a certain amount of prejudice necessarily follows from the mere fact of the expiration of the parole period. Clearly, the prejudice in the instant case was minimal. When we consider this prejudice, together with the extraordinary length of the delay and the utter lack of diligence or explanation by the county probation officials, we find that appellant was denied his right to a speedy hearing. Commonwealth v. Holmes, supra, 248 Pa. at 560, 375 A.2d at 382.
In Commonwealth v. Jones, 242 Pa. Super. 558, 364 A.2d 414 (1976), this court considered the next situation, which is appellant's situation here. There the delay was nine and
[ 252 Pa. Super. Page 364]
one-half months between conviction and the probation revocation hearing, and the Commonwealth did not explain various postponements of the hearing. As in White, the conviction had resulted in the defendant's imprisonment, so that the revocation hearing could not have resulted in his immediate release. Unlike in White, however, the probationary period had not expired during the delay before the revocation hearing. The prejudice to the defendant was therefore minimal. See Commonwealth v. Holmes, supra, and Commonwealth v. Parker, 244 Pa. Super. 113, 366 A.2d 941 (1976). Even so, this court held the delay unlawful, stating: "We find no facts in the present case to give us cause to deviate from White's delineation that five months may not be 'as speedily as possible.'" 242 Pa. Super. at 561, 364 A.2d at 416. Thus this court refused to hold that the lawfulness of the delay turned on whether the probationary period had or had not expired. It did not inquire further into prejudice to the defendant. It merely said that the Rules "mandate that a part of due process in such cases . . . is the right to a speedy hearing. Appellant was denied this right." 242 Pa. Super. at 561-62, 364 A.2d at 416.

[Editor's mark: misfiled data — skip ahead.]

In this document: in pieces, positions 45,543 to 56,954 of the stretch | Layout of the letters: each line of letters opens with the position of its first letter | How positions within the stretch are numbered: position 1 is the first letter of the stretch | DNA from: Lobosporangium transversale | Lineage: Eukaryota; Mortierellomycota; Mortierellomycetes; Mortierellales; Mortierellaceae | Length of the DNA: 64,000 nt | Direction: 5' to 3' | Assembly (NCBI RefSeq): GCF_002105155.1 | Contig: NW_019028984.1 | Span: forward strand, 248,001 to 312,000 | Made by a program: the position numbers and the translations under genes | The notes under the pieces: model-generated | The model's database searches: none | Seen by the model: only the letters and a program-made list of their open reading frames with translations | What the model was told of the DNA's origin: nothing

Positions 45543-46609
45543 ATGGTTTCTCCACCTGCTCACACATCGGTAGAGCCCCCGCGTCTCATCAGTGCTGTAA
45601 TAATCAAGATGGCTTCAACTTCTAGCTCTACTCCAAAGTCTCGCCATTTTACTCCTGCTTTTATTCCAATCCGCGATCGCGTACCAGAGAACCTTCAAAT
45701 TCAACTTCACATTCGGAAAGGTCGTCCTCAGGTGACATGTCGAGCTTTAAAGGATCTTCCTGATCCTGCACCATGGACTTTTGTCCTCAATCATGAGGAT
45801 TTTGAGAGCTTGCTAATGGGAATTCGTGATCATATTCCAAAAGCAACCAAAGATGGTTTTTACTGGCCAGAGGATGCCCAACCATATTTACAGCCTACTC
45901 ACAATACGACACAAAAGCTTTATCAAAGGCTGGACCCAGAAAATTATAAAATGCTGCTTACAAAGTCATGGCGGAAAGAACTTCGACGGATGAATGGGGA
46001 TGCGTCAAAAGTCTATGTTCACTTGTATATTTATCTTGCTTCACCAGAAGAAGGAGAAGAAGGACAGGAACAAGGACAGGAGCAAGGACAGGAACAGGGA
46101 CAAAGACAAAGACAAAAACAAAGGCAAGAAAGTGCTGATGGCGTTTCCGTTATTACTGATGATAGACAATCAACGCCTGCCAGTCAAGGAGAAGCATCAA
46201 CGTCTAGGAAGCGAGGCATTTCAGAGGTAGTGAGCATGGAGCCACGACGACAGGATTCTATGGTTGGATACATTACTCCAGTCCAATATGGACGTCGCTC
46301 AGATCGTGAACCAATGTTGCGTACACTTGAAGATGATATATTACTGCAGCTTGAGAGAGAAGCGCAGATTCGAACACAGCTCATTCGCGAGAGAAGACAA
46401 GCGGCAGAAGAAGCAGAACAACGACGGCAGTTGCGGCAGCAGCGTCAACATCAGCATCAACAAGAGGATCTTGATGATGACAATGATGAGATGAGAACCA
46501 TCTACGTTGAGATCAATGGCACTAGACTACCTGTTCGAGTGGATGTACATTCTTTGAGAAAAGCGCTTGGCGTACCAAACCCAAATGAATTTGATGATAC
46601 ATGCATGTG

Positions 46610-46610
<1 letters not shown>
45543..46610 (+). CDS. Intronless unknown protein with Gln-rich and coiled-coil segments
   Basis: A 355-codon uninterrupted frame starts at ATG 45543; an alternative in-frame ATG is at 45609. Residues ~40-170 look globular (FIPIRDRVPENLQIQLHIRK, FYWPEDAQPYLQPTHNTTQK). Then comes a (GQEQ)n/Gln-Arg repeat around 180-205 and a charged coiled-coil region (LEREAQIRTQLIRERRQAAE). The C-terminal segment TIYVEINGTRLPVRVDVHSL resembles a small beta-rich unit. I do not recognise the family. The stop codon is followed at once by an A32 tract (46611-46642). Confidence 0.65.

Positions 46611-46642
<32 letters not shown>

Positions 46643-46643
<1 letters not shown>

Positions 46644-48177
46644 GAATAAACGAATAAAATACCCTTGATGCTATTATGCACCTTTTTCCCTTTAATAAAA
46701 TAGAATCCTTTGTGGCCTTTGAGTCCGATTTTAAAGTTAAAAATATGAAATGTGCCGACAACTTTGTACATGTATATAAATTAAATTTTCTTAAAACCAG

Here, the revocation proceeding was held almost five months after appellant was convicted of the crime on the basis of which parole and probation were revoked. I would hold that under Commonwealth v. Jones, supra, and Commonwealth v. White, supra, the revocation hearing was not "held as speedily as possible." Pa.R.Crim.P. 1409, and that no prejudice to the appellant need be proved, since the Commonwealth had not adequately explained the delay.
This conclusion is consistent with, and is supported by, Commonwealth v. Parker, supra. There this court held that a four-month delay was not unlawful, the Commonwealth having shown that the revocation hearing had been held as soon as was reasonably possible. It is also consistent with Commonwealth v. Jones, 250 Pa. Super. 116, 378 A.2d 481 (1977), which similarly balanced the Commonwealth's reasons for the delay against the prejudice to the probationer, and found no denial of a speedy hearing. I am not suggesting that this court be inexorable; we should -- and the hearing
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judge should -- always consider any reason the Commonwealth offers to explain a delay.*fn3 Without some explanation, however, we should not excuse a delay of nearly five months.
Here, appellant was convicted on October 27, 1975. A parole and probation violation hearing was listed for March 2, 1976, continued to March 16, 1976, and again to March 24, 1976. Furthermore, appellant received no official notice of the hearing until March 15, 1976. The Commonwealth offers no explanation of why a hearing was not set until March 2, 1976. It claims without elaboration that the continuations were "for various reasons" and that "none of the time after the March 2, 1976 date can be actually attributed to the Commonwealth." Brief for appellee at 2 & note 1. But as the majority says at note 1, supra, because of the lack of notice to appellant until March 15, 1976, appellant could not be charged with delay prior to that date.
The order revoking parole and probation should be reversed.